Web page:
The Companion in Her Darkness

Darkness Is My Only Companion by Kathryn Greene-McCreight:  A Book Review

In putting forth “A Christian Response to Mental Illness” (the book’s sub-title), Kathryn Greene-McCreight has skillfully woven theological reflections on mental illness with the account of her own struggle with bipolar disorder.  The result is a seamless consideration of everything from diagnosis and medication to vivid recollections of how it feels to be the body that houses a manic brain. 

McCreight faced very real challenges during her years of intense struggle. Chapter 12 (How Clergy, Friends and Family Can Help) and the conclusion with the author’s seven lessons learned from her affliction could be stand-alones for anyone struggling with mental illness or endeavoring to be of help to someone else. 

The harvest of wisdom presented in DIMOC might best be summarized using some of the Scripture references that served as hand-holds on her climb toward healing:

Isaiah 45:15 — During a depression, when God seemed distant (or non-existent), the author followed Isaiah’s lead in addressing God directly, “even in God’s apparent absence.”  Raw examples of her prayers during deep depression reveal her struggle.  Her use of biblical and historical prayers, such as this by Samuel Johnson,  gave words to her longing for stability and productivity:

Grant, I beg you, merciful Lord, that the designs of a new and better life, which by your grace I have now formed, may not pass away without effect.  Incite and enable me, by your Holy Spirit, to improve the time which you shall grant me; to avoid all evil thoughts, words, and actions . . .

Isaiah 42:3 — Feeling like a “bruised reed” and a “dimly burning wick”, Greene-McCreight found that worship was indispensable.  “Borrow from the faith of your brothers and sisters in Christ,” is her advice.  She begged God for strength not to commit suicide, for the sake of her husband and children, and for the sake of her ministry:  “I cannot allow myself so to undermine my very life’s work.”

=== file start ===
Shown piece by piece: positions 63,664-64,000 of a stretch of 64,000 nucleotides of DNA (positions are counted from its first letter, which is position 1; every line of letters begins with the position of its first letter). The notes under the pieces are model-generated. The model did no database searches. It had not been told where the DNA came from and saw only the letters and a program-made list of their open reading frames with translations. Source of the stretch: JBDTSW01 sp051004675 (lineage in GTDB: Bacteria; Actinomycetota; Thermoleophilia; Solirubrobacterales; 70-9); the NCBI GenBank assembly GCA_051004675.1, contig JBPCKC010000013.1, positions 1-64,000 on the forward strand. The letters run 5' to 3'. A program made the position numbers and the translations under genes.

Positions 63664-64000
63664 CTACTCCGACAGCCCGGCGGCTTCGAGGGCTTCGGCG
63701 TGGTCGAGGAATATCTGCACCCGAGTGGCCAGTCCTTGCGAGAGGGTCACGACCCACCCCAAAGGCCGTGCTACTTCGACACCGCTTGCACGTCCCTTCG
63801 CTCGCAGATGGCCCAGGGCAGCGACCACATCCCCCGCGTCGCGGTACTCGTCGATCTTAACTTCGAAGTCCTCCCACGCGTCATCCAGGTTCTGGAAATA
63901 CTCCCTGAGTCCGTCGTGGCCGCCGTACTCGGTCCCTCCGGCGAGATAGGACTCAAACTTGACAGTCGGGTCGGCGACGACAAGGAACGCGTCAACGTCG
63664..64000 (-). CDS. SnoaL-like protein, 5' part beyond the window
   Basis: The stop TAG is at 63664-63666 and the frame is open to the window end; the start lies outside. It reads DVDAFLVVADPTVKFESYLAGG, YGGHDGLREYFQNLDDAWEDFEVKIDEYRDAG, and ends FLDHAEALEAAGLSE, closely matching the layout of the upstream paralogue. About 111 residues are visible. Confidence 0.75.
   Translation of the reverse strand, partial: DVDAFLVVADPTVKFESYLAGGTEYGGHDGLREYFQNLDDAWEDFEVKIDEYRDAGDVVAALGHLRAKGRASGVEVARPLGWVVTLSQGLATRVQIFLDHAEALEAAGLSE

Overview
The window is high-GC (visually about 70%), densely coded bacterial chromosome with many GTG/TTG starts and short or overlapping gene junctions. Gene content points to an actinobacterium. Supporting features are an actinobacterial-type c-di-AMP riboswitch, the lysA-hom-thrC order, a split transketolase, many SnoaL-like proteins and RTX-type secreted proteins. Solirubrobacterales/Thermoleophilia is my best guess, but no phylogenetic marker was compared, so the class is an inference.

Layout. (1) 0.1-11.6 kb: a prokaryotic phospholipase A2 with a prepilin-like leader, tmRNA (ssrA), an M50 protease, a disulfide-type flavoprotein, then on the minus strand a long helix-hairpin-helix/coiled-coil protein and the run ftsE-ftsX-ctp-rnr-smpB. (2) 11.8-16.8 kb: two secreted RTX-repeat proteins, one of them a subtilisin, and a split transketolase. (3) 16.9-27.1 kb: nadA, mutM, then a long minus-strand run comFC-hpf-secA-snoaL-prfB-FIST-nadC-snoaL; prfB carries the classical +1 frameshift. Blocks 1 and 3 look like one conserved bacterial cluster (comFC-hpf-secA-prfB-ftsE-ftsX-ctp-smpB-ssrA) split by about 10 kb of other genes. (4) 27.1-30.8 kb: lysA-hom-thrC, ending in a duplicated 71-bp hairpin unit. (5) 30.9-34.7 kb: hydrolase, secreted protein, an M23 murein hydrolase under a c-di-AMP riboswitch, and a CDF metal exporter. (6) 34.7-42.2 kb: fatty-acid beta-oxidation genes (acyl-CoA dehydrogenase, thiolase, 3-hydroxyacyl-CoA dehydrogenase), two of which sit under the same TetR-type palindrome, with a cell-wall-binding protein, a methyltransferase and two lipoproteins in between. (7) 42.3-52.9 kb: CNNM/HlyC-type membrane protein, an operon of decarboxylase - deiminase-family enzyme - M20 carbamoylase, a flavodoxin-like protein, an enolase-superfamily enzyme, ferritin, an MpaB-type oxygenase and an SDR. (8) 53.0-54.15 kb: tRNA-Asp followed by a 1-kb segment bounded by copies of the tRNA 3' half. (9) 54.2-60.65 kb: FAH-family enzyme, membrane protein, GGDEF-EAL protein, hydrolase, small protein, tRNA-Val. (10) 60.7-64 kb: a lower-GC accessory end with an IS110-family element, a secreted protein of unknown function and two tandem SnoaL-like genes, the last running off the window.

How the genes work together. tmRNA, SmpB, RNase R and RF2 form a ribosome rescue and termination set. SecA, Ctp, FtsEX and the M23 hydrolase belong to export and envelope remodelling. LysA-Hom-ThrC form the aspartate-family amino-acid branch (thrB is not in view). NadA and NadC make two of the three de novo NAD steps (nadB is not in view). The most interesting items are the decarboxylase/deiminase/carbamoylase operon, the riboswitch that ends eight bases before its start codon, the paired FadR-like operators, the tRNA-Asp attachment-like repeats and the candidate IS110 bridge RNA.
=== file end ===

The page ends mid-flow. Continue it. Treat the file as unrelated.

I Peter 5:8-9a — Swinging between mania and depression, the author continually felt the need to “keep alert,” but references to “the devil” or anything pertaining to her Christian faith occasionally caused tension with her care-givers.  In her book, she shares wisdom gained in navigating the path of mental illness with both Christian and unbelieving professionals. 

Psalm 71:3 — Fighting the stigma of hospitalization, Greene-McCreight eventually realized that even this was God’s provision for her safety.  He was her “strong rock,” and she clung to Him in the structure of the Book of Common Prayer; in the initially unthinkable provision of electroconvulsive therapy; and in the simple grace of molding a clay vase that turned out well.

II Corinthians 12:7 — The “sufficient” grace of God gave the author vision to meet mental illness as a test, to be “met like all other tests:  with prayer that God will see us through it faithfully.”  Hymns were spot lights on the grace of God, often just a phrase such as, “the soul that to Jesus has fled for repose / I will not, I will not desert to its foes . . .” 

When she referred to the overwhelming assortment of medications prescribed to control the symptoms of bipolar disorder, the author compared them to Saul’s armor, weighing David down, and ultimately cast off.  She longed to do the same, but persevered.  Another verse comes to mind as confirmation that Kathryn Greene-McCreight has earned the right to speak into the emotionally charged issue of mental illness and Christian faith:

“One who puts on his armor should not boast like one who takes it off.”  I Kings 20.11

Greene-McCreight has worn the armor, she has fought the fight, and at the book’s conclusion was still in the battle.  Thus follows her exhortation, that in all our afflictions, physical, mental, and otherwise, we look to the encouraging truth of Revelation 7:16-17:

They will hunger no more and thirst no more;

the sun will not strike them, nor any scorching heat;

For the Lamb at the center of the throne will be their shepherd,

and He will guide them to springs of the water of life,

and God will wipe away every tear from their eyes.

Christ, the Lamb, enters our affliction and becomes the Companion in all our darkness.

Disclosure: I received this book free from Baker Books through the Baker Books Bloggers http://www.bakerbooks.com/bakerbooksbloggers program. The opinions I have expressed are my own, and I was not required to write a positive review. I am disclosing this in accordance with the Federal Trade Commission’s 16 CFR, Part 255 http://www.access.gpo.gov/nara/cfr/waisidx_03/16cfr255_03.html.

3 thoughts on “The Companion in Her Darkness”

  1. Michele, I found your link on “Meditation in Motion” this morning. I have read both your links and am now a follower of your blog. One of my granddaughters deals with Personality Disorder and I see her struggles. I have not lost a child but felt the pain of the mother who has through your writing. Thank you for sharing your gift. I too am a believer and follower of Christ the Messiah.

    Like

    1. Libby, this is such a boost to my morale! And it’s wonderful to connect a like-minded blogger. I’m sorry for the struggle your granddaughter faces, and I’m sure you are a true warrior on her behalf.
      I’m heading over to Laurie’s today to catch up on other posts there, so I’ll be watching for yours!

      Like

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